Standalone and non-standalone 5G networks


    In News

    • Recently, India’s largest telecom company Reliance announced the launch of its 5G services in Delhi, Mumbai, Kolkata, and Chennai this year with an aim to expand and cover the entire country by 2023.
      • The company said it will launch its 5G services on standalone 5G architecture. 

    5G smartphone ecosystem in India

    • Steady rise: Share of 5G smartphones in India has been on a steady rise over the last two years.
      • 5G-enabled smartphones accounted for a paltry 3 percent of overall smartphone shipments in India, which is expected to grow to 35 per cent by the end of 2022.

    About Standalone and non-standalone 5G networks 

    • 5G networks are deployed mainly on two modes: standalone and non-standalone.
    • Standalone mode
      • The 5G network operates with dedicated equipment, and runs parallel to the existing 4G network.
      • The standalone mode provides access to full 5G capabilities and new network functionalities such as slicing that provides greater flexibility to operators to efficiently use their spectrum holdings.
    • Non-standalone mode
      • The 5G network is supported by the 4G core infrastructure.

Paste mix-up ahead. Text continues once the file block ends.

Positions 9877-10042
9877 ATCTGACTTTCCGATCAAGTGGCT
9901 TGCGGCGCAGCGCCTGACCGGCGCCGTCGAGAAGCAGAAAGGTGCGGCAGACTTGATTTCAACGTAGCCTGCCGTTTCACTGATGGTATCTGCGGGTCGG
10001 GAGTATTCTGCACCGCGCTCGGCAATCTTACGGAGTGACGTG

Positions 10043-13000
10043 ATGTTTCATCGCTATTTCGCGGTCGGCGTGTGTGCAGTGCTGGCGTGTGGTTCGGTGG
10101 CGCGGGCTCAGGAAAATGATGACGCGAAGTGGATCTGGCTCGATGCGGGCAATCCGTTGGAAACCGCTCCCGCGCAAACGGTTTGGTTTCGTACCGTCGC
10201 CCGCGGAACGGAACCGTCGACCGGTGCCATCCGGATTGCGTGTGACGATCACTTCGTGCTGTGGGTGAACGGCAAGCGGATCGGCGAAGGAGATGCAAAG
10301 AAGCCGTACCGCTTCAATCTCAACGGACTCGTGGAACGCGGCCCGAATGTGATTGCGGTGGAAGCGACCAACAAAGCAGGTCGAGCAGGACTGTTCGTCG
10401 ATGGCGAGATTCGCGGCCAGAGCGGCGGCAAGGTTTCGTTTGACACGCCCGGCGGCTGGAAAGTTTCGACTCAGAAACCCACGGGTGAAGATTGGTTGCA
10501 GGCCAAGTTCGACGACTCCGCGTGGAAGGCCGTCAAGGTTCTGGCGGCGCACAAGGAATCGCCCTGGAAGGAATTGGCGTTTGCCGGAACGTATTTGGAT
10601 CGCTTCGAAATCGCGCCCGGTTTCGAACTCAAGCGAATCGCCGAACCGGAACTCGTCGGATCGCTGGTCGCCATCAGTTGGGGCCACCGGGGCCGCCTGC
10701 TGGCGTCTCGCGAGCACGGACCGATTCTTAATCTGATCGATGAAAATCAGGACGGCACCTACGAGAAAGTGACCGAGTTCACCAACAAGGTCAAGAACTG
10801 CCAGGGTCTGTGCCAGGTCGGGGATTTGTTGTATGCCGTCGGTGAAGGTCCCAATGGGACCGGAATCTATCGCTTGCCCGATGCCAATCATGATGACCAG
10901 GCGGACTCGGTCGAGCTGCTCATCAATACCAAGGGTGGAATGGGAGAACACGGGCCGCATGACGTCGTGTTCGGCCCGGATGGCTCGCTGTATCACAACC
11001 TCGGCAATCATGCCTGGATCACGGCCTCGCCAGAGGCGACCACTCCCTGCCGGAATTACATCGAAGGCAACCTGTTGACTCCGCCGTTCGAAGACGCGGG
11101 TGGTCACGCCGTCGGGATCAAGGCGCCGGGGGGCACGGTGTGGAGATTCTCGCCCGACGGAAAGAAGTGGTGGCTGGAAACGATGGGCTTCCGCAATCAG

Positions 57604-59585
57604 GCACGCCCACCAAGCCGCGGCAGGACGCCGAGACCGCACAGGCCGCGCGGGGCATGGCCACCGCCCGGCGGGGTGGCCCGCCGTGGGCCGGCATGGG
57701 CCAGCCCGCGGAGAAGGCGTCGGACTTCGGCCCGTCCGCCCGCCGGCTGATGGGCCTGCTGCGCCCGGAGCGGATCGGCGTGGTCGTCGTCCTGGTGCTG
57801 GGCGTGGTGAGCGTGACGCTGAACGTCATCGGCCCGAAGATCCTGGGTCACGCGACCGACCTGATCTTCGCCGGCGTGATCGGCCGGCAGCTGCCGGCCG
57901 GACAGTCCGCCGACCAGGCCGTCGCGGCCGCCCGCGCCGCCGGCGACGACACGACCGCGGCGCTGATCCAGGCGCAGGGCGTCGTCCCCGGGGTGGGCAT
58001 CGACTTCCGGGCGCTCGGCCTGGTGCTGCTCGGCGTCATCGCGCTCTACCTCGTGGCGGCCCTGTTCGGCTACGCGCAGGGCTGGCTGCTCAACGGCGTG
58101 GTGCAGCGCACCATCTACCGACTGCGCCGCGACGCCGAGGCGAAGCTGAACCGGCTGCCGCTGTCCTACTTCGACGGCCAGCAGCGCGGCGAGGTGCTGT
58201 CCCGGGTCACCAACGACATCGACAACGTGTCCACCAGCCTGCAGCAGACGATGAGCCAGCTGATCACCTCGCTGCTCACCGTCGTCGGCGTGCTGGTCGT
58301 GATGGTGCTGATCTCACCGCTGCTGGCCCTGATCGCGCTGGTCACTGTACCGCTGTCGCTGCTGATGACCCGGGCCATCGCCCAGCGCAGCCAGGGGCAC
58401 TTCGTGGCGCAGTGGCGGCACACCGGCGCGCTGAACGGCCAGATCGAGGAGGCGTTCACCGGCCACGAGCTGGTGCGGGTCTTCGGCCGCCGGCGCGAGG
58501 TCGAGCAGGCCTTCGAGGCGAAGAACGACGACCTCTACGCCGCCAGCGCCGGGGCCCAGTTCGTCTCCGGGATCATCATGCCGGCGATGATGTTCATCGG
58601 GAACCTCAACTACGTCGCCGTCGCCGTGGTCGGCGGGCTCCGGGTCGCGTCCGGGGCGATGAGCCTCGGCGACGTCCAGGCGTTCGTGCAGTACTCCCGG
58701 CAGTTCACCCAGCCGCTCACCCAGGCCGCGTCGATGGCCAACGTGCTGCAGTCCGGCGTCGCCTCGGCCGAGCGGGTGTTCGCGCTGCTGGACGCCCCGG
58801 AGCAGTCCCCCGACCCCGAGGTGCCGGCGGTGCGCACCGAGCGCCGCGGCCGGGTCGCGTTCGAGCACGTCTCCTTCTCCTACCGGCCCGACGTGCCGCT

• Given that the non-standalone networks are built on existing infrastructure, the initial cost and the time taken to roll out services through this track is significantly less than standalone networks. 
      • The non-standalone mode, however, lets operators maximise the utilisation of their existing network infrastructure with relatively lower investment. 
      • Most smartphones today have capability to connect to non-standalone 5G networks which are essentially 5G airwaves transmitted through 4G networks and will require software updates by their OEMs to be able to connect to standalone networks. 

    Significance of 5G

    • Faster Internet speeds: 5G will allow for much faster Internet speeds and lower latency compared to 4G. 
      • Peak speeds could touch 10 Gbps compared to the 100 Mbps for 4G. 
    • Lower Latency: While 4G latency is 10-100 milliseconds, on 5G it is expected to be less than 1 millisecond.
      • Latency is the time it takes for a device to send packets of data and get a response. Shorter the latency, quicker the response.